What makes Kearney (pronounced KAR-nee) special? Partly, it’s about runzas and one-finger waves. Roger Jasnoch, executive director at the Kearney Visitors Bureau in Central Nebraska, tells us more about his favorite city. Here’s an excerpt from our chat over dinner at the Alley Rose restaurant:
Q: What do you do all day, Roger?
Roger Jasnoch: I go to work, and I really can’t believe I get paid for it. No two days are ever alike.
This week, obviously, I had the good fortune of showing 20 travel writers from throughout the United States what Kearney has to offer. Also, this weekend we are hosting the state speech contest for high schools, so we have several thousand people in. The next three weekends we have wrestling tournaments. Our normal convention business is biggest in March and April. The reason we have such a brisk convention business is we have three distinct convention centers.
Q: What led you to this job?
A: I went to school in the 1970s at what was then Kearney State College. It’s now the University of Nebraska Kearney. I was involved in the student senate and a lot of other organizations. I was also a resident assistant and worked in the admissions office. A couple of professors encouraged me to look into working for a chamber of commerce or a visitors bureau, so I did. I started in Kearney 30 years ago.
Q: What do you wish people knew about Kearney?
A: We have a genuine-ness, and I’m not sure all states can say that. When you walk down the street, people will say “Hi” to you. When you’re driving down the road, they’ll give you the farmer wave. It’s just a friendly way of recognizing someone.
Q: Now you’ve got me. What is the farmer wave?
A: It’s where you’ve got your hands high on the steering wheel, and when you see someone you know, you raise your index finger. It’s a one-finger wave.
Q: What’s the Number One “Can’t Miss” attraction for visitors in Kearney?
A: The Archway, it’s critical they see that. (The Great Platte River Road Archway is a history monument that uses life-size vignettes and special effects to tell the stories of immigrants and opportunists who passed through the area on their way to new lives in the American West.)
The vignettes start with the fur trappers, then the wagon trains to the California and Oregon trails. Then we have the telegraph, Pony Express and stagecoach. We get into the interstate road system and now the information super-highway.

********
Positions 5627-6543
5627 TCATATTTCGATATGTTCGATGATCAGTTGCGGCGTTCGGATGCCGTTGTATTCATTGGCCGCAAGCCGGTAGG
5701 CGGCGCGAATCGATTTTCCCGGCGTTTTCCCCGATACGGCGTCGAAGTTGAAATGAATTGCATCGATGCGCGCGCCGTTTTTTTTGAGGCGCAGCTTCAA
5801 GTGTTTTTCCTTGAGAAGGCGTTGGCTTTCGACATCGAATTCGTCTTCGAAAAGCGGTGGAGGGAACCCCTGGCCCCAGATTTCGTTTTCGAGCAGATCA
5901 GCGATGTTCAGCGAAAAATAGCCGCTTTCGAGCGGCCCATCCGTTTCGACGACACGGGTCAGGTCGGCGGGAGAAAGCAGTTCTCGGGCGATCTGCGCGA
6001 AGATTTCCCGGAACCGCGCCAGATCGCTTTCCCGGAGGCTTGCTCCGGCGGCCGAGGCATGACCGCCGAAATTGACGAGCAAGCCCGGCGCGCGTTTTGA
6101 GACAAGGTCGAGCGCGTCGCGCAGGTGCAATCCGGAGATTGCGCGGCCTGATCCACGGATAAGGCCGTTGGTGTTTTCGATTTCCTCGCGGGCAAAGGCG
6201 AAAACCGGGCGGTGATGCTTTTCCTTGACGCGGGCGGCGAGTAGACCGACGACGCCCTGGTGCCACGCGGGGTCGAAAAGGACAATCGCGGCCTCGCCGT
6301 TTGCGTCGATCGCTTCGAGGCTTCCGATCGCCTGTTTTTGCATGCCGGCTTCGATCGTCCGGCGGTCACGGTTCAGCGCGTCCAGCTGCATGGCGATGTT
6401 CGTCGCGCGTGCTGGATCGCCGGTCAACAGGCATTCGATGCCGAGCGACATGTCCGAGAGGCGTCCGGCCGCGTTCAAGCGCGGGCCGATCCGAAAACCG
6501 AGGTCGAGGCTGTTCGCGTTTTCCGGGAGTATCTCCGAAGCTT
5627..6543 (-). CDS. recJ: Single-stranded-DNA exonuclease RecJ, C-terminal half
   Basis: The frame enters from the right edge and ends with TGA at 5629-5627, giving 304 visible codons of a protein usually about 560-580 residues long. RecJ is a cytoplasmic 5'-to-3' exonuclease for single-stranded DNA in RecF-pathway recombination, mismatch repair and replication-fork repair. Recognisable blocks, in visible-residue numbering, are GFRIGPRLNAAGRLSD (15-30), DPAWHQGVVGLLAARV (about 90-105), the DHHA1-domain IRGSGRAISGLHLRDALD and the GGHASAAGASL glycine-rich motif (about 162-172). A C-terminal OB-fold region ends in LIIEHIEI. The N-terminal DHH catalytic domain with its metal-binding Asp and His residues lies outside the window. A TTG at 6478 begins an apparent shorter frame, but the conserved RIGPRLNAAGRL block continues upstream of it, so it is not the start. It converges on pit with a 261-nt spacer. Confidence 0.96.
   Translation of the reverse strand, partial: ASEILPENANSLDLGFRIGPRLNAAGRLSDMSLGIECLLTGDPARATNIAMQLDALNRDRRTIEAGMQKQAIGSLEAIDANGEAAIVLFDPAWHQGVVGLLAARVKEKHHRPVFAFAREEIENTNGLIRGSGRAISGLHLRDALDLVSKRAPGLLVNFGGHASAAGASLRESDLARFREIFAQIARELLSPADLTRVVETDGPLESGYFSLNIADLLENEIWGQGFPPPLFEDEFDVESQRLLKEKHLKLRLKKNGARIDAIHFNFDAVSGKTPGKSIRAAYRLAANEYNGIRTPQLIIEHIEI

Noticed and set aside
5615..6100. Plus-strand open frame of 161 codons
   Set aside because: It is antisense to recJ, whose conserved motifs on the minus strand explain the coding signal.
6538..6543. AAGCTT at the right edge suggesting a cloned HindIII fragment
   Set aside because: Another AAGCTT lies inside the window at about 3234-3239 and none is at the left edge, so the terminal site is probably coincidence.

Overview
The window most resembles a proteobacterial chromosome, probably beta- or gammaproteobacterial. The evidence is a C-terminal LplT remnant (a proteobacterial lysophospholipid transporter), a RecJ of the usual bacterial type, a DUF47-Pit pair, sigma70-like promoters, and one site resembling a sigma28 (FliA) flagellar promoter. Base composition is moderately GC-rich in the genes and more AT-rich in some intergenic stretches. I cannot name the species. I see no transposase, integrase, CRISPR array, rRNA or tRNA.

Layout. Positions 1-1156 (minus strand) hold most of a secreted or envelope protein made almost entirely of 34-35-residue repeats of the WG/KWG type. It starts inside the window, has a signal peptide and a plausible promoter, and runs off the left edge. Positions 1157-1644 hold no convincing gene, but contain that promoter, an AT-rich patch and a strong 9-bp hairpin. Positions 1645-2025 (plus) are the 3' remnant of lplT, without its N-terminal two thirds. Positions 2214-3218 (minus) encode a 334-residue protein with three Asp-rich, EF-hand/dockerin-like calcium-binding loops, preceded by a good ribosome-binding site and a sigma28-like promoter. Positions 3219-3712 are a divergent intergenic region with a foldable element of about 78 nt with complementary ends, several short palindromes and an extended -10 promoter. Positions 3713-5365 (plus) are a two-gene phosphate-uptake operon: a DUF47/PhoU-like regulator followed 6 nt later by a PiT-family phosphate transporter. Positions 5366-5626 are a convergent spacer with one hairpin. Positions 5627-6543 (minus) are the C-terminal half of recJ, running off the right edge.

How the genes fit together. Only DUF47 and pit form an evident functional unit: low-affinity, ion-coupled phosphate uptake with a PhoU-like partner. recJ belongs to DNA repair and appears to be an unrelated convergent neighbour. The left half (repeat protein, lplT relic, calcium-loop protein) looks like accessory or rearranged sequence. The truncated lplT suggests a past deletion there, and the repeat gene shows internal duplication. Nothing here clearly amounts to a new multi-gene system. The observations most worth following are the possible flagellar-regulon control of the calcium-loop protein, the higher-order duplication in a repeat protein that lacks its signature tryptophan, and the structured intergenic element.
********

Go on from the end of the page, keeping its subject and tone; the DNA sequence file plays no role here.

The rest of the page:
Progressively, the amount of time it took to get across the country got shorter and shorter, and Kearney is in the middle of it all. We are 1700 miles from Boston and 1700 miles from San Francisco.
Q: Are you able to travel much yourself?
A: Not as much as I’d like because I get involved in so many activities here. We used to travel more when our kids were younger.
Q: If you did travel, what’s the one thing you would take with you?
A: My imagination, from the standpoint of not prejudging someone or some community or state or organization by what others have said. I would want to give them the benefit of the doubt and experience that venue for myself. Sometimes what is said is an opinion and not necessarily fact.
Q: When visitors come to Kearney, what should they be sure to eat?
A: Probably a steak because we have excellent steakhouses. Some are small family-oriented restaurants. Whiskey Creek is a homegrown steakhouse. They probably sell more steak than any other steakhouse in Nebraska. They have 15 locations through the United States. They have several locations through the United States.
Of course, you have to have a runza, which is a Nebraska specialty with German origins. It’s ground beef or sausage and cabbage wrapped in bread with spices and onions. There are variations that might include bacon or cheese or salsa.
My many thanks to Visit Kearney for co-hosting our media trip to Central Nebraska.